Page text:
Diesel to retain dominance – Diesel Technology Forum

Message from Allen Schaeffer, executive director of the Diesel Technology Forum – Diesel won’t lose its place as the dominant fuel for commercial vehicles, even as alternative fuels and powertrain options become more viable.

“Diesel is the gold standard, the technology of choice for more than 97% of all heavy-duty commercial trucks today, thanks to several unique features: power, performance, durability, efficiency – the combination of which has proven unbeatable,” said Schaeffer. “Over the last 15 years, truck and engine makers have worked to virtually eliminate emissions from diesel engines. The transition to ultra-low sulfur diesel fuel coupled with advancements in engine combustion, turbocharging and high-pressure fuel injection, and the addition of advanced emissions controls like selective catalytic reduction (SCR) and particulate filters, has enabled today’s heavy-duty diesel truck engines to achieve near-zero levels of emissions.”

To read more about this article – https://www.trucknews.com/equipment/diesel-to-retain-dominance/1003087305/

[Source: Truck news.com August 2018]

 

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Fiat 500 range moves to an all turbo line up for 2018

The Fiat 500 range moves to an all turbo line up for 2018 in an announcement from Fiat Chrysler Automobiles.

The Fiat 500 range will cease using normally-aspirated engines in favour of  a 1.4-litre MultiAir Turbo powerplant capable of producing up to 135 horsepower along with 150 lb-ft of torque. The engine will come standard with a 5-speed manual transmission in both models, with a 6-speed automatic available as an option.

“With an all-turbo lineup, the iconic Fiat 500 now offers an even more dynamic driving experience and more standard horsepower than any of its competitors,” says Fiat Chrysler’s new Head of Passenger Car Brands in North America, Steve Beahm.

“In fact, the entire FIAT brand lineup now comes standard with turbocharged power, adding to our roster of fun-to-drive, Italian-designed vehicles.”

Read full article here.

 

What does the future hold for diesel vehicles?

Nozzle Chatter discusses the future for diesel vehicles

Today, diesel powers over 90% of all commercial trucks on America’s roads.

Diesel engines offer:
– Proven fuel efficiency
– Economical operation
– Power
– Reliability
– Durability
– Availability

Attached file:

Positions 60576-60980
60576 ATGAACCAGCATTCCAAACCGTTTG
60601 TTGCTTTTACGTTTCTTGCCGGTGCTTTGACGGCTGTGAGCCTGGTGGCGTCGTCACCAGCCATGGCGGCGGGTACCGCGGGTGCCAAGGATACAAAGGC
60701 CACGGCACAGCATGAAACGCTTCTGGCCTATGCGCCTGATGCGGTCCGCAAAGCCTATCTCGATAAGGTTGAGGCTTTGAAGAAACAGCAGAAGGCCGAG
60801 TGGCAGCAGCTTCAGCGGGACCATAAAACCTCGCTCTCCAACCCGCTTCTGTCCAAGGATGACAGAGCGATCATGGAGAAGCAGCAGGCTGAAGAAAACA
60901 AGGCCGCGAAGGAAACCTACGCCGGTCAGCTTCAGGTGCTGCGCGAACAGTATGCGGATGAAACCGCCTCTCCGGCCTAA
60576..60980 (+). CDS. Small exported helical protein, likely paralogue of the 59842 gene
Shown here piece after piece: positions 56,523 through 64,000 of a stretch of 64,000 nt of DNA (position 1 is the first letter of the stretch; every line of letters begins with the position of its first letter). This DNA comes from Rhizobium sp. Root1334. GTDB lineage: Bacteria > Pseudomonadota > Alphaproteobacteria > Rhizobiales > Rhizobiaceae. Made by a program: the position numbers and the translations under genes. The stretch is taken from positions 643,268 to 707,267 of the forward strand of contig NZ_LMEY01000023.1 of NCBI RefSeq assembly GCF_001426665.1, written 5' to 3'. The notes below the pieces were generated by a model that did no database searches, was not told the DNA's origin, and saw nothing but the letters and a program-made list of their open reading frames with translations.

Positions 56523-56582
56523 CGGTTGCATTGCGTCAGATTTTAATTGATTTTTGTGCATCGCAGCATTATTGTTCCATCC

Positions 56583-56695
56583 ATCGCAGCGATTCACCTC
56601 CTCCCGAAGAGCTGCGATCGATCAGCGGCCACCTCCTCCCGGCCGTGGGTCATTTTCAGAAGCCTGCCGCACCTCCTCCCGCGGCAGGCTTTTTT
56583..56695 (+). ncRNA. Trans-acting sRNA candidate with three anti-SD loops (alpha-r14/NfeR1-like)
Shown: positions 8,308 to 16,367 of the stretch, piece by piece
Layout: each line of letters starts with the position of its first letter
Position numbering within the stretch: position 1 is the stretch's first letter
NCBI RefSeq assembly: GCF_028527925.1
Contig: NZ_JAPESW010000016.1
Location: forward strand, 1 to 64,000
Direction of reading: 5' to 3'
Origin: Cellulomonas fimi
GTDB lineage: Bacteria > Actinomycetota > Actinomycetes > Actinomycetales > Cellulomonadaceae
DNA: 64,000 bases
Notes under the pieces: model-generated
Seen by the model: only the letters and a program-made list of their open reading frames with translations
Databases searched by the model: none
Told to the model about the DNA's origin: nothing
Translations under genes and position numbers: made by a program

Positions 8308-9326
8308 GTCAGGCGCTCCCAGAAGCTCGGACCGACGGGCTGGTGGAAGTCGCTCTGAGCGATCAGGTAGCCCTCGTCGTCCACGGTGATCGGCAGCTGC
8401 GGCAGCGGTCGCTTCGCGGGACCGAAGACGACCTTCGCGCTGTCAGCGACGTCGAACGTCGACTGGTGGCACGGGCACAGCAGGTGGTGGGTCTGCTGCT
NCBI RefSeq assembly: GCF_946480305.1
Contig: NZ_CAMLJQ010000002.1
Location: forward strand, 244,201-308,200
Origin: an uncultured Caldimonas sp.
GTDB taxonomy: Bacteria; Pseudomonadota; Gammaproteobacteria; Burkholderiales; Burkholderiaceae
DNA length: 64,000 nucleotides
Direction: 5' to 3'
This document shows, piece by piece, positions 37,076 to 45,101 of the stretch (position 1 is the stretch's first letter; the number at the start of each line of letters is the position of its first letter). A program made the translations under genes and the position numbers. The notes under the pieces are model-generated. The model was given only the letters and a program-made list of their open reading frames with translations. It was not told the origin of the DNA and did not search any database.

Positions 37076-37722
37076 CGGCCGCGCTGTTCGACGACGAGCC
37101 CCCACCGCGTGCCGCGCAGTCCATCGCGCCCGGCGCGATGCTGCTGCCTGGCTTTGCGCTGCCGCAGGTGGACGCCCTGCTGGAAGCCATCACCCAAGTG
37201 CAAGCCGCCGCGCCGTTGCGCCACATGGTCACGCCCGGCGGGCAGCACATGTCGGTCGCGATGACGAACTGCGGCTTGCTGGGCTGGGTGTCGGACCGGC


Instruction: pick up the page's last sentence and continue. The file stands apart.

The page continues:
According to projections by The Fuels Institute, diesel will remain the predominant fuel for commercial vehicles, even in 2025 when it maintains 96 percent of the medium- and heavy-duty market.

What is Diesel’s Future?

Diesel has evolved, and continues to evolve, to meet the challenges of the future, of a more sustainable world, a desire for growing economies, greater mobility and protection of the climate.

Read more about this topic – Nozzle Chatter – Page 20 – https://cdn.ymaws.com/diesel.org/resource/resmgr/nozzle_chatter/2018_nc_summer_issue_3.pdf 

[Source – Nozzle Chatter, August 2018, https://cdn.ymaws.com/diesel.org/resource/resmgr/nozzle_chatter/2018_nc_summer_issue_3.pdf ]

 

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120 years of diesel

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120 years of diesel

Past

9th August 1898, the first patent was issued by a French engineer, Rudolf Diesel’s, for an efficient, slow burning, compression ignition, internal combustion engine.

 

Today

A dozen decades after its invention, diesels remain as the prime mover, the power plant of choice for 15 sectors of the global economy.

 

But, what does the future hold for diesels?

The future of diesel is about taking a good thing and making it better. Two places that is happening is in the fuels that it uses and enhancements to the technology. Combining hybrid systems with diesel engines in vehicles or machines where it makes sense yields good returns for customers and more productivity as well, as demonstrated in both on-highway medium-size vehicles and even off-road construction equipment. Hybridization allows for downsizing diesel engines, less fuel consumption and lower emissions overall.

 

 

Read More Here – [Source – Diesel Technology Forum – href=”http://www.dieselforum.org/policyinsider/reflection-on-120-years-of-diesel ]

 

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